TWO-WAY STOPS:: If you are facing a stop sign, yield to all approaching cross traffic that would be otherwise forced to slow or stop to avoid hitting you. To be completely safe, make sure you can see all approaching traffic for approximately 200 feet before entering the intersection.


UNCONTROLLED "BLIND" INTERSECTIONS:  During the last 100 feet of your approach to the intersection, slow to a maximum of 15 MPH until you can see at least 100 feet to the left and right sides. Then, apply the law rather than the custom.




GREEN ARROWS give you priority to turn in front of on-coming traffic because they have a red light. Do not confuse this with the regular GREEN LIGHT... because the on-coming vehicles have one too! You must yield therefore, until you can turn without slowing or stopping the approaching vehicle(s). Failure to do so can get you a ticket...or worse.



 Without a doubt, lots of drivers (who sometimes are pedestrians), don't know right-of-way laws as well as they should.  But so many pedestrians are killed, or suffer horrific injuries, because they too do not know the laws very well!  That being said, and since there is no requirement for pedestrians to have a walking license, there is no way to know what they believe about walking in the street.  So the burden for their safety falls upon drivers to do their utmost to protect pedestrians.  Therefore, always yield the right-of-way to pedestrians. This means that if the two of you are going to arrive at the same spot at the same time, give the pedestrian the privilege of crossing safely in front of you.


Does this mean you must always stop for pedestrians in crosswalks? No, but you must let them go first if a conflict is imminent; this is what immediate use of the roadway implies. According to section 703 of the California Civil Jury Instructions, "An immediate hazard exists if the approaching vehicle is so near or is approaching so fast that a reasonably careful person would realize that there is a danger of collision [or accident].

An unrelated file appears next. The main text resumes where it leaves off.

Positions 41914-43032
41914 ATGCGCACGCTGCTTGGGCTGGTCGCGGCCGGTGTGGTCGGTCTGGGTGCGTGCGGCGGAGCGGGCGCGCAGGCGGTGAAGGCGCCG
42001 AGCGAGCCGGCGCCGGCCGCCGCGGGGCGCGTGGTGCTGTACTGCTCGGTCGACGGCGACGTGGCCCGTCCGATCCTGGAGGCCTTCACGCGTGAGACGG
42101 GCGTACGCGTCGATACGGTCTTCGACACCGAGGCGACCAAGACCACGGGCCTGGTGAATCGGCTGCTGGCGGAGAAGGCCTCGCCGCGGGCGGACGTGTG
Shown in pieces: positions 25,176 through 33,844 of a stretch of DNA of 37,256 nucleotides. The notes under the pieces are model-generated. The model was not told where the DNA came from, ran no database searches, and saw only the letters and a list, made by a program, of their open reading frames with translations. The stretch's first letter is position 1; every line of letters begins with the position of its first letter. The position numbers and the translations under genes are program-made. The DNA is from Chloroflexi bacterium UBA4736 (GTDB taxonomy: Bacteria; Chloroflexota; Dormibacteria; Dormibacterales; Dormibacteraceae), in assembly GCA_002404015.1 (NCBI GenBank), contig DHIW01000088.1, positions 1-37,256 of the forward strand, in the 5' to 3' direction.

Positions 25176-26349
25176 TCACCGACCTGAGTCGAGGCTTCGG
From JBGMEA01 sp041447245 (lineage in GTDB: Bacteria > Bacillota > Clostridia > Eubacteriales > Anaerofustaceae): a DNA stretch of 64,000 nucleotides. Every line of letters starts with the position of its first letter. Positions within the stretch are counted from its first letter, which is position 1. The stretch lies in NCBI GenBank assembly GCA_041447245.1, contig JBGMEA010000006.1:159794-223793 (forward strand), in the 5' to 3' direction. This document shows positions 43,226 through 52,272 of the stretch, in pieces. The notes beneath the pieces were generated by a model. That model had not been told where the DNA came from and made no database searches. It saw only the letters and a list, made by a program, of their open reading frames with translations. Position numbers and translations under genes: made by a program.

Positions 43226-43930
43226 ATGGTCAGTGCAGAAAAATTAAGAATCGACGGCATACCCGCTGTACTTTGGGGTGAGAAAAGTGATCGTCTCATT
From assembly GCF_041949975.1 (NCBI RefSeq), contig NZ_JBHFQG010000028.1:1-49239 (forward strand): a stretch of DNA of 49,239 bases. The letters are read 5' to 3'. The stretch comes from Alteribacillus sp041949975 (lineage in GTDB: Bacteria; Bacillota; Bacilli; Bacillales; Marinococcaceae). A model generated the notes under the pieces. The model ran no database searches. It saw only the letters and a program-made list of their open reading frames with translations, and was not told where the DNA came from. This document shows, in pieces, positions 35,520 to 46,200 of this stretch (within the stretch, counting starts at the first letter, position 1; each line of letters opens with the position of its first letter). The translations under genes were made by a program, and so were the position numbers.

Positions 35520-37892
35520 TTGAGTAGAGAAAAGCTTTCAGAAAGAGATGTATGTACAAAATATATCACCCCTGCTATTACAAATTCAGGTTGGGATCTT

Therefore, pedestrians must be allowed to cross at any marked or unmarked crosswalk at an intersection, and at whatever pace they wish to proceed, as long as they are not impeding traffic unnecessarily. If however, you force a pedestrian to slow their stride, or to stop, then you are not yielding the right-of-way.


Some drivers, even though they know they don't always have to, nevertheless feel they should always stop whenever a pedestrian is in a crosswalk. This however, could cause a serious accident because the driver of the vehicle behind might not expect them to stop.  In some cases, the pedestrian winds up seriously injured, or dead, because the overly-cautious driver's vehicle is pushed violently into the pedstrian upon impact.

The only time the law doesn't allow us to decide whether to yield or stop, even if the pedestrian is far enough away that there is no safety issue, is whenever any other vehicle travelling in the same direction as us has already stopped at the crosswalk (marked or not);  in legal language, "the driver of any other vehicle approaching from the rear shall not overtake and pass the stopped vehicle."




One form of Jay-walking occurs when a pedestrian is within reasonable walking distance of a crosswalk, but chooses to cross the street without using it. Another form is when the pedestrian starts out in the crosswalk but departs from it before reaching the opposite corner.

 Many people believe it is illegal to cross anywhere along the block unless there is a crosswalk provided. But it is only Jay-walking if there are traffic signals, or police officers, controlling traffic at both ends of the block. 

Regardless, whenever a pedestrian crosses outside of a crosswalk, they are required to yield the right-of-way to all vehicles upon the roadway who are so near as to constitute an immediate hazard.

PEDESTRIAN ON ROADWAY:  One last thing when walking on a road that is outside of a residential or business district, pedestrians are required to walk on their left-hand edge of the roadway.  This means they are headed towards on-coming traffic when walking on a two-way road, .  So legally we cannot walk with traffic, i.e., along the right hand edge, unless it is unsafe to cross over to the left-hand side.  CVC 21956.